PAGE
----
February 21, 2018

The Advocate's Toolbox

YA Xpress Reviews | March 2017

1703_Xpress_YAArcos, Carrie. Crazy, Messy, Beautiful. 320p. ebook available. Philomel. Feb. 2017. Tr $17.99. ISBN 9780399175534.

Gr 9 Up –Neruda Wayne Diaz is a 16-year-old boy who is in love with Autumn Cho. He is named after the famed Chilean poet Pablo Neruda. Neruda doesn’t let having dysgraphia, a learning disability that affects how a person processes information, prevent him from being the artist he knows he is destined to become. It is through his art that he understands the complexities of people, like his classmate and soon-to-be friend Callie. His English teacher Mr. Nelson teams up classmates, and each student has to research his or her partner. Neruda is forced to put his thoughts onto paper—the same way he did back in eighth grade with his imprisoned pen pal, Ezra. It is the task of processing information that begins to conflict with Neruda’s emotions as he tries to understand himself vicariously through his namesake, all while he has a growing suspicion about his father’s infidelity. He questions whether his true love is right in front of him versus the girl he has admired from afar. From the very beginning, the author will pull in readers in this page-turning story of love and friendship. The narrative is believably told from the point of view of a relatable teen who is really connected to himself and his family. It is refreshing to read about a boy whose quest for love is mature and poetic. Arcos serves up a captivating work that is recommend for anyone who enjoys a fresh take on love. VERDICT A strong choice for libraries serving teens.–Keisha Miller, South Orange Public Library, NJ

Barnes, Jennifer Lynn. Bad Blood. 384p. (The Naturals: Bk. 4). ebook available. Disney-Hyperion. Nov. 2016. Tr $17.99. ISBN 9781484757321.

Gr 9 Up –In this fourth volume of the series, Cassie Hobbs and her team of teenage FBI profilers are on the hunt for an organized group of serial killers. When people from their past investigations begin turning up dead, Cassie realizes that her team members are actually the prey. Soon, the very qualities that have made them such an effective team start to unravel them all. Cassie reads people by studying their behavior, personalities, and environment, but has blocked much of her own painful history after her mother’s disappearance. Lia the lie detector puts herself in danger to get information from a cult; Michael the emotion reader goes head-to-head with his abusive father; Sloane the statistician digs deeper into logic and numbers to protect her grieving heart; and Dean the profiler has to face the possibility that he’s more like his cold and calculating father than he ever knew. Initially, the narrative is stilted, relying heavily on exposition to get the story rolling, but once the unreasonably smug serial killer delivers his tip and is out of the way, the writing picks up significantly. Character motivation and the story’s feinting twists become the driving force of this tightly plotted and gruesomely compelling thriller. Subplots and red herrings abound but converge logically, creating a satisfying and surprising conclusion with room for even more sequels. This volume can be read as a stand-alone for those immune to plot spoilers. VERDICT Recommend to fans of the series and to older teens who crave dark and fast-paced psychological thrillers in the style of Criminal Minds.–Leighanne Law, Scriber Lake High School, WA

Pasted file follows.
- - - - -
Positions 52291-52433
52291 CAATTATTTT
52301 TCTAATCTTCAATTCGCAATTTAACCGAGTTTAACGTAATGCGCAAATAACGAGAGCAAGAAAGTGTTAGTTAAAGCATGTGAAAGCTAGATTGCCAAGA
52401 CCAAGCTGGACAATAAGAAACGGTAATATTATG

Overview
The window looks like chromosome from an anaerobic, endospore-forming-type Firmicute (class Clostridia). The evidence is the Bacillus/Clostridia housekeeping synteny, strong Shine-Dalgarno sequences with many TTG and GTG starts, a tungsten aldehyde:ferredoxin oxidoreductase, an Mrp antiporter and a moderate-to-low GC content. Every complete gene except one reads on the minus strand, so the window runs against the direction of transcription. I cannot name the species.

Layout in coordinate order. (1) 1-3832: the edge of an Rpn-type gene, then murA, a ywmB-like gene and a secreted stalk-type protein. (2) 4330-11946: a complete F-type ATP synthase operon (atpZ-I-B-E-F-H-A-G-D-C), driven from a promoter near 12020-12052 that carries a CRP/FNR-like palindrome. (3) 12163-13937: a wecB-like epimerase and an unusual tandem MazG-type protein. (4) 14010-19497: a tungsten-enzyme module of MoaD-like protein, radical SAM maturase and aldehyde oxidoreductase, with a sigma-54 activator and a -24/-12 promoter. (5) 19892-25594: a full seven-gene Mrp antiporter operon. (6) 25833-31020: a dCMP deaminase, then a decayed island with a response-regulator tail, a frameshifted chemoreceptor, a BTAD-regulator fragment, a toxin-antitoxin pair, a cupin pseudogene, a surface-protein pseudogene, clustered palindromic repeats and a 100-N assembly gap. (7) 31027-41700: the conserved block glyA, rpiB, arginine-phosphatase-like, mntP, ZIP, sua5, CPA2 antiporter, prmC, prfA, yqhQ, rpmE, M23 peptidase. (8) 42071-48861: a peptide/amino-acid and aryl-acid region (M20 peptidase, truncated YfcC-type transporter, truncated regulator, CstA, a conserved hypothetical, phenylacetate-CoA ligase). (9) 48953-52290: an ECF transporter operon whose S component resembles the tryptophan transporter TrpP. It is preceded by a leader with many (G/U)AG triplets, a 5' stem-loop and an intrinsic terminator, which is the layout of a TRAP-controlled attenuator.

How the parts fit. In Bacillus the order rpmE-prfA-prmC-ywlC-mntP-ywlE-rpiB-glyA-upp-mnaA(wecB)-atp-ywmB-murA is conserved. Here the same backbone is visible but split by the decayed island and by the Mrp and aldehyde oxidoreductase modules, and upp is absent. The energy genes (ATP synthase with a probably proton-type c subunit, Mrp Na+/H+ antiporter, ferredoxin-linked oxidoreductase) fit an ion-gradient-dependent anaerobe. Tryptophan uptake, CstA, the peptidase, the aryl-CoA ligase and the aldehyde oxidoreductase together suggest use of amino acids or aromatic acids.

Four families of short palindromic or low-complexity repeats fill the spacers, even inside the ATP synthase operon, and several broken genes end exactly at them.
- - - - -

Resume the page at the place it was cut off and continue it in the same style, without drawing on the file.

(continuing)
Elwood, Tessa. Split the Sun. 288p. ebook available. Running Pr. Dec. 2016. pap. $9.95. ISBN 9780762458479.

Gr 9 Up –Kit Franks is a pariah, recognized only as the daughter of the terrorist who blew up an important government building, killing dozens of people, including herself. Daily, Kit is berated by strangers who blame her for her mother’s actions. Investigators believe that her mother is still alive, and they have threatened to use illegal methods on Kit to extract information about her mother’s whereabouts. To add to her problems, Kit’s living relatives are deadbeats who are after her property, and her estranged father has shown up to beg for help in repaying a debt to the neighborhood crime boss. Just when it seems that Kit has nothing left to live for, a cute boy named Niles comes into her life and begins to help her sort out her problems. Unfortunately, the many aforementioned conflicts make for a confusing and rushed plot, with no discernible main story line. The protagonist is angry and constantly lashing out at everyone around her. Her contrived romance with Niles adds little to a story already overrun with excess subplots. There is minimal science in this science fiction, and no real connection to the previous title, Inherit the Stars. Despite being marketed as a companion novel, Elwood’s latest encompasses an entirely new setting and cast of characters, and the tone and content are much darker and mature. VERDICT Readers hoping for a continuation of the lighthearted romance and royal intrigue in the first volume will be disappointed with this messy series closer.–Liz Overberg, Zionsville Community High School, IN